What is the difference between the Cannes film festival and the Molodist film festival in Kiev? The Cannes film festival is more expensive and that's all. However, one festival with a small budget like Molodist can have a lot of good movies but can't bring any of the big Hollywood stars. Sean Connery and Liv Ullmann were expected but, instead of their arrival, one of the main sensations this year was the decision by general director Andriy Khalpakhchi to retire from his position after the festival. However, in the East things are pretty much like in the West: a high level of organization, a high quality multiplex and much more. Kiev and Ukraine after the Orange Revolution look more like the West. Molodist in the Ukrainian language means youth and the program was focusing on young filmmakers. In its good mood and friendly atmosphere, the 36th festival edition will be in the fond memory of many young directors, students and critics from all over the world. The participants were very straightforward about cinema and life and they made contacts for the next festivals and projects. Actually, Molodist looked like the bridge between East and West, and was not confined to Europe. Many guests agree on one thing, it's a special festival with soul, the typical Slavic soul which is sometimes enough.
Traditionally, the festival's competition program consists of three categories: student film, first short and first full-feature film. The idea of creating a competition program is to collect the best debut films of the year, including those awarded at other festivals. Three of the thirteen films from the competition program in the feature films category were nominated for the European Film Awards 2006 in the category European Discovery. We could say that all the films were, but the competition was quite close. Apart from the competition, we also had a high quality non-competition program: the Panorama of Ukrainian films, Kinotavr presenting New Russian Cinema, the Festival of Festivals, special programs of French and German cinema, Long nights of Short Films and retrospectives of world cinema classics (Centenary of Luchino Visconti, Igor Savchenko and his students). A rich program with a myriad of movies for the average spectator became like a labyrinth for every film connoisseur — a real holiday!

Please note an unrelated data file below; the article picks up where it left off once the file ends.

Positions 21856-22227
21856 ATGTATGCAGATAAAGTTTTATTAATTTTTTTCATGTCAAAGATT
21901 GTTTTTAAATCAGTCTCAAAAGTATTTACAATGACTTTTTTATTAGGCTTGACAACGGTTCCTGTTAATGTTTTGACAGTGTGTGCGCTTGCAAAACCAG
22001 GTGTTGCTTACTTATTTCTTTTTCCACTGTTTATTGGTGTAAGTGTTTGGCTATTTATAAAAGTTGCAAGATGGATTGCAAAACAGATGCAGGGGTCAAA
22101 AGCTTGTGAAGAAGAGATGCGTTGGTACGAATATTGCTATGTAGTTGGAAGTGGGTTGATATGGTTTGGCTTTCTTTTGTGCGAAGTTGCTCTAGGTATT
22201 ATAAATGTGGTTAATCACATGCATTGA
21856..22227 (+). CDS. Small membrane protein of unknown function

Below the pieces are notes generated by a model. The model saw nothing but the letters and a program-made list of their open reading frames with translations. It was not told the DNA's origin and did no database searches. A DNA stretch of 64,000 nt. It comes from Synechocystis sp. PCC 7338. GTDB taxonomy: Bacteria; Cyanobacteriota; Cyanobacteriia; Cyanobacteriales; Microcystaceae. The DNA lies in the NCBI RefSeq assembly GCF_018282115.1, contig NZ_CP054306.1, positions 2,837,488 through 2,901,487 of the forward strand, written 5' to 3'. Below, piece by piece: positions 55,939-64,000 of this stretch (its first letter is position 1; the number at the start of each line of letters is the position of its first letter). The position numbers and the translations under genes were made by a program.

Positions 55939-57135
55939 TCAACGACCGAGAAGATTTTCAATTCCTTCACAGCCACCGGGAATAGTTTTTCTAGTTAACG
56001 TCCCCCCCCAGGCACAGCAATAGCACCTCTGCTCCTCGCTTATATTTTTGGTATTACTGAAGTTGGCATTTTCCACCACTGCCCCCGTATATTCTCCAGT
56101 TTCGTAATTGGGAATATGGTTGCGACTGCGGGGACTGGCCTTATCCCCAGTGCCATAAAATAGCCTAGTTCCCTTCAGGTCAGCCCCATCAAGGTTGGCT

Russian cinema is probably not such a discovery for people who like films but it is really wonderful and sometimes it does create a shock. Such is the case with Euphoria (Eyforiya) by Ivan Virypayev. It's shocking and indescribable, wonderful and magic. The first impressions are so strange, but this is really something special and completely new. Euphoria is an emotional situation. In the medical dictionary it is a situation when a patient feels good, unusually pleasant and satisfied with himself. That situation is typical for mental patients and people who take drugs and enjoy alcohol. And finally it is the situation before death. This explains the idea of director Ivan Vyrpaev, a symbolic representation of the situation in Russian society. It is a film about the love between a man and a woman but an unexpected, true and ruthless love. They saw each other only once at the drunken wedding. Their eyes met, and that was it. The instincts and the feeling, which Ivan Virypayev explores so bravely and even impudently, live in each man and each woman. The film powerfully affects the spectator. It narrates about the life of common Russian people with nameable dialogues which all have a very good chance to become quotes one day. Euphoria is an attempt to solve the mystery of an unsolved soul. Long and majestic frames on the River Don are complimented by the beautiful landscape with the intimidating spirit of the steppe. Ivan Vyrpaev is a well-known Russian theatre director and Euphoria is his first venture into films. He is a truly different director, promising, and he'll probably have a lot to show us in the future.
A special event of the 36th Molodist was an interesting retrospective dedicated to Igor Savchenko and his great students. Soviet films of the Stalin era were not always propagandistic as we expected them to be. Soviet filmmaker (Now Ukrainian) Igor Savchenko is one real example for this. Savchenko was a Ukrainian director but his students Viktor Pavlovsky, Vladimir Naumov, Marlen Khutsiev etc. lived and still live in the former Soviet republics. One of his students was Sergei Paradjanov who was probably the greatest Soviet director. Savchenko and Paradjanov left this world long ago, but their spirits are still alive like the wide Russian steppe. In our hearts they will always stay young, like the Molodist in Orange Kiev.